Hendrike Barz-Meltzer (1974) is a British German-born jewellery designer who is based in St Albans, Hertfordshire, England.
Her current work combines Japanese Kumihimo silk braids with silver. The braiding is done by Hendrike in her studio using silk, a Marudai - the Japanese braiding loom - and between 16 to 24 Tama, the bobbins onto which the silk threads are wound. Kumihimo is a labour-intensive technique and the changing patterns within the braids are created by the repetitive (or changing) movement of the Tama around the Marudai in a number of sequences of moves. This process requires constant attention to the position and movement of the Tama and their relation to the progression of the pattern.
The silver is usually textured to add further subtlety and tactility to the piece. Most recently Hendrike has been experimenting with folding techniques, attempting a translation of certain origami techniques into metal, creating waving 3D shapes, used in combination with the silk braids.
Hendrike often has a preference for the abstract, the simplicity of the line, drawn quickly on paper and then translated into materials. Her fascination lies in this design process, the pursuance of an ‘idea’ and the satisfaction when its interpretation into tangible materials has been successfully achieved.
Each piece is the outcome of a lengthy design process - utilising numerous paper models, drawings and experiments. The pieces are designed ‘on the body’, i.e. with the body of the wearer in mind, often therefore showing their greatest effect when worn, making the body become part of the piece.
Each piece is a one-off and a repetition of a particular piece would never be quite be identical to the original. This applies in particular to the Kumihimo silk braids, as the designs emerge through a process of continuing invention in search of new patterns and variations.
Hendrike was born into a family where crafts and ‘making’ was very important and always present. This imbued her with a deep appreciation for the crafts and the design-and-making process. The house by the forest and the fields where she grew up instilled a great love of nature in her and is often a source of comfort or inspiration in her work.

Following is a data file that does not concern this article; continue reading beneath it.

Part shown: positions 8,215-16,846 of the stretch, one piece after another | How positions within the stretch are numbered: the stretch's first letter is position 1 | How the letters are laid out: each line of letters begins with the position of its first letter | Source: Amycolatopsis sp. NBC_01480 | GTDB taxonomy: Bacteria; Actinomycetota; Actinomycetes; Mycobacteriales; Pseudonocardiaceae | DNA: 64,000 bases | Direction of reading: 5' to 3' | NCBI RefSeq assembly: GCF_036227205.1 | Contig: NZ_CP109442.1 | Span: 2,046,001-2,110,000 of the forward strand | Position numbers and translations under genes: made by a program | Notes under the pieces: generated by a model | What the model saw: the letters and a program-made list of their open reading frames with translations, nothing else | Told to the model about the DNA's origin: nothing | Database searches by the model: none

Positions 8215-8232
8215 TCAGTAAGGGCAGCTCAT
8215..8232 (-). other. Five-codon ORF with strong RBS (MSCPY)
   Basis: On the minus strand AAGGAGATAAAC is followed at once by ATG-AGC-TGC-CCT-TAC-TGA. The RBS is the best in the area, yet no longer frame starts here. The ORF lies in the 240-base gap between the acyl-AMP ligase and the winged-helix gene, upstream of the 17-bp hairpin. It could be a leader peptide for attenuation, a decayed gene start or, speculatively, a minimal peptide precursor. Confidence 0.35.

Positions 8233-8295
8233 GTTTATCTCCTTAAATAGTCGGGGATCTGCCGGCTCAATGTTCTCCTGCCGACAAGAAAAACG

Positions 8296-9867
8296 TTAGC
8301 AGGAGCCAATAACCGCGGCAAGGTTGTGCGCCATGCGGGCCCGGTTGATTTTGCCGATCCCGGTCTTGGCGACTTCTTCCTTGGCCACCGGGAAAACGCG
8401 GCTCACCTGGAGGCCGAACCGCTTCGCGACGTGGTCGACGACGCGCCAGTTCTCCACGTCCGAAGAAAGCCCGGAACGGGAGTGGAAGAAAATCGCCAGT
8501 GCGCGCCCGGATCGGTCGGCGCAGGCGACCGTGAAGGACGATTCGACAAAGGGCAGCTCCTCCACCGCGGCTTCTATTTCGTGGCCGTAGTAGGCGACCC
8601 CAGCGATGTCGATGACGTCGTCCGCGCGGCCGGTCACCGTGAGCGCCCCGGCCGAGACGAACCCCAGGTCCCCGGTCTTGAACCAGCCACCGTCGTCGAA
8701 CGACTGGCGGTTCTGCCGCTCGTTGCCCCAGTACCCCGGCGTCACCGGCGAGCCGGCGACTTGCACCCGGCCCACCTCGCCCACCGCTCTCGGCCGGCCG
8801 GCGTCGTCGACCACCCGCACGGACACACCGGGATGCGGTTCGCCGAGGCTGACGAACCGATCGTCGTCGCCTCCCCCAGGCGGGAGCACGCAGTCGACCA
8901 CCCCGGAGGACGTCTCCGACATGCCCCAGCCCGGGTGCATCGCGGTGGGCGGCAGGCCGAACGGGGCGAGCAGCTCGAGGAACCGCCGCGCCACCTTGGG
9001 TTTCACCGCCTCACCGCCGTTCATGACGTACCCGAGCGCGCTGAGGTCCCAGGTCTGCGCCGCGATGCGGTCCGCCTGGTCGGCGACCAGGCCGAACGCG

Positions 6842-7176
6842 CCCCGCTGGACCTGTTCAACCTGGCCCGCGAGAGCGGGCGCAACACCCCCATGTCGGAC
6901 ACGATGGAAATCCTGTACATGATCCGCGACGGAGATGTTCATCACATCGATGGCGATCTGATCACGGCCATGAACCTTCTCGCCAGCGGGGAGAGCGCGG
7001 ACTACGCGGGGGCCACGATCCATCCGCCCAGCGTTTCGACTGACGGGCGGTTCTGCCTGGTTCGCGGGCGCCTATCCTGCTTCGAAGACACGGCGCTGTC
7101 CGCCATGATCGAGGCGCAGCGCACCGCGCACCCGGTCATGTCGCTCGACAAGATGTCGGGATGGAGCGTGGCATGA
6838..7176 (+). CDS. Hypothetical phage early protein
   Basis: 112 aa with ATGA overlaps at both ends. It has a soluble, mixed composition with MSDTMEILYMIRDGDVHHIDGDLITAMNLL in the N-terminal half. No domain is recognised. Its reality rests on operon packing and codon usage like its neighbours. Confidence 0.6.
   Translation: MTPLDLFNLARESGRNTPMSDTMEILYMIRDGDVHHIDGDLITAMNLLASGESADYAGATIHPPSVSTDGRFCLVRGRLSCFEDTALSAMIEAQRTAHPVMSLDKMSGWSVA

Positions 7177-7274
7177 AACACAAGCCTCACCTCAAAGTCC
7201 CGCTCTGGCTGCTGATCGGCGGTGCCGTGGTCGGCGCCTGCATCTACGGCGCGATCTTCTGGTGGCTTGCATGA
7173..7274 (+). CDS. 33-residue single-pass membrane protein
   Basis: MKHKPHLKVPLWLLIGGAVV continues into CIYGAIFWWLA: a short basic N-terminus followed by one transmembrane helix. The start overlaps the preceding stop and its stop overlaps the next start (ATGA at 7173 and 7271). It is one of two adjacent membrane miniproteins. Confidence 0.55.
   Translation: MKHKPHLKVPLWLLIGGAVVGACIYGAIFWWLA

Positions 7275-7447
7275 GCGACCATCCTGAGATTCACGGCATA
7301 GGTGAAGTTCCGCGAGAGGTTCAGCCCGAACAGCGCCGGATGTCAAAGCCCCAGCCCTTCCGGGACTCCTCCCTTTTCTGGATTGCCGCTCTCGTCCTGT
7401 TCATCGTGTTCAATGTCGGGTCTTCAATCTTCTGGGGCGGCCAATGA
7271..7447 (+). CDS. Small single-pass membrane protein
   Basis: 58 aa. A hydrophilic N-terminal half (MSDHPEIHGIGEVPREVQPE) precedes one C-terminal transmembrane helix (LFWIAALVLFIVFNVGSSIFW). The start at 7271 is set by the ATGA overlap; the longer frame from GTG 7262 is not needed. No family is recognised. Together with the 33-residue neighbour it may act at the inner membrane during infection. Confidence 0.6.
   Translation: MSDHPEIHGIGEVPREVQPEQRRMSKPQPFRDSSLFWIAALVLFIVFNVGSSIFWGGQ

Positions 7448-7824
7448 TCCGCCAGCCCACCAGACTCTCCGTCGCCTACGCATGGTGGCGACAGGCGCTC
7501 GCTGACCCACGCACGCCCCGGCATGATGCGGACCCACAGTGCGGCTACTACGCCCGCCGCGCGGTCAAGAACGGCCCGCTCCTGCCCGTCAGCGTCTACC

Witnessing the 1989 changes, she used the freedoms to travel to England, and embarked on a career in Art & Design with a jewellery degree at Central St Martins.
Hendrike completed this course with first class honours and a number of awards: 1996 (February) - First Prize in the Goldsmith’ Craft Council Craftsmanship & Design Awards, Junior Section; 1996 (August) - Winner of the Goldsmith’ Craft Council Bursary Award; 1997 - Winner of the Brian Wood Memorial Fund Travelling Scholarship; 1997 - Encouragement Prize in the 1997, JNWS International Jewellery Design Competition, Japan.
At CSM Hendrike met Barbara Christie as a tutor and started to work with her on a part-time basis from 1996 to 2002.
Becoming more conscious of the historical complexities of her own background and influenced by her interest in history and the ‘human condition’, Hendrike took up some free-lance work as a historical researcher (on projects concerning the two World Wars and the Holocaust specifically) and which also led to her working for a London-based family centre and the completion of two Master degrees in Modern History and International Human Rights respectively. For some years these areas formed the paramount focus in her life.
Following the birth of her two children, the focus shifted once more and she felt a deep desire to return to creativity and a life of ‘making’, which she began again in 2011.
Hendrike's studio and various sketches for some of the pieces pictured in this collection. (HBM ©2014)